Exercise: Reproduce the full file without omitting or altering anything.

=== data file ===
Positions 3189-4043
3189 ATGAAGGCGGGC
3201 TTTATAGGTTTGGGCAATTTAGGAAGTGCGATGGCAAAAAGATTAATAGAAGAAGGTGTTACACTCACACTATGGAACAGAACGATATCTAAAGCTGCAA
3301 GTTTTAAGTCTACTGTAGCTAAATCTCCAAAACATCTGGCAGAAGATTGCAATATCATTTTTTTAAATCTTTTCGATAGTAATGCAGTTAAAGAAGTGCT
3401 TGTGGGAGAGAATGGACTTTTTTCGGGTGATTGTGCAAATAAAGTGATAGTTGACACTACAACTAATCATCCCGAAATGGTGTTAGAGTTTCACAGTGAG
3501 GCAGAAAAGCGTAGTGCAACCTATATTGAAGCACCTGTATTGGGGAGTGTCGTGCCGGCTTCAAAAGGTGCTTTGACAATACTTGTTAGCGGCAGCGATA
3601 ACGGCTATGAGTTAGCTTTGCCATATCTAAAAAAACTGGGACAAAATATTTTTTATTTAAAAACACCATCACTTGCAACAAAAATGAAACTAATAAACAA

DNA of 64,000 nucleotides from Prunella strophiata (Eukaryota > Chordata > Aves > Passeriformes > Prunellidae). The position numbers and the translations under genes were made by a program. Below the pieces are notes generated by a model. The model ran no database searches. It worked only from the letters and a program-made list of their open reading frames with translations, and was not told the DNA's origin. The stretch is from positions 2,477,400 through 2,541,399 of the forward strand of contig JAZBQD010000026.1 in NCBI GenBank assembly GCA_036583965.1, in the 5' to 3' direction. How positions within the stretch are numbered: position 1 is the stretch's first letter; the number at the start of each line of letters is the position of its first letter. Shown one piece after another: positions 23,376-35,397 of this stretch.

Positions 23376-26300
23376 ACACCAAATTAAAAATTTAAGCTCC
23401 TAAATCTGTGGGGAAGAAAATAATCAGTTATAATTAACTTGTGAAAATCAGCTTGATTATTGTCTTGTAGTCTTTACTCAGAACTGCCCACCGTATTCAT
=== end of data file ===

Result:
Positions 3189-4043
3189 ATGAAGGCGGGC
3201 TTTATAGGTTTGGGCAATTTAGGAAGTGCGATGGCAAAAAGATTAATAGAAGAAGGTGTTACACTCACACTATGGAACAGAACGATATCTAAAGCTGCAA
3301 GTTTTAAGTCTACTGTAGCTAAATCTCCAAAACATCTGGCAGAAGATTGCAATATCATTTTTTTAAATCTTTTCGATAGTAATGCAGTTAAAGAAGTGCT
3401 TGTGGGAGAGAATGGACTTTTTTCGGGTGATTGTGCAAATAAAGTGATAGTTGACACTACAACTAATCATCCCGAAATGGTGTTAGAGTTTCACAGTGAG
3501 GCAGAAAAGCGTAGTGCAACCTATATTGAAGCACCTGTATTGGGGAGTGTCGTGCCGGCTTCAAAAGGTGCTTTGACAATACTTGTTAGCGGCAGCGATA
3601 ACGGCTATGAGTTAGCTTTGCCATATCTAAAAAAACTGGGACAAAATATTTTTTATTTAAAAACACCATCACTTGCAACAAAAATGAAACTAATAAACAA

DNA of 64,000 nucleotides from Prunella strophiata (Eukaryota > Chordata > Aves > Passeriformes > Prunellidae). The position numbers and the translations under genes were made by a program. Below the pieces are notes generated by a model. The model ran no database searches. It worked only from the letters and a program-made list of their open reading frames with translations, and was not told the DNA's origin. The stretch is from positions 2,477,400 through 2,541,399 of the forward strand of contig JAZBQD010000026.1 in NCBI GenBank assembly GCA_036583965.1, in the 5' to 3' direction. How positions within the stretch are numbered: position 1 is the stretch's first letter; the number at the start of each line of letters is the position of its first letter. Shown one piece after another: positions 23,376-35,397 of this stretch.

Positions 23376-26300
23376 ACACCAAATTAAAAATTTAAGCTCC
23401 TAAATCTGTGGGGAAGAAAATAATCAGTTATAATTAACTTGTGAAAATCAGCTTGATTATTGTCTTGTAGTCTTTACTCAGAACTGCCCACCGTATTCAT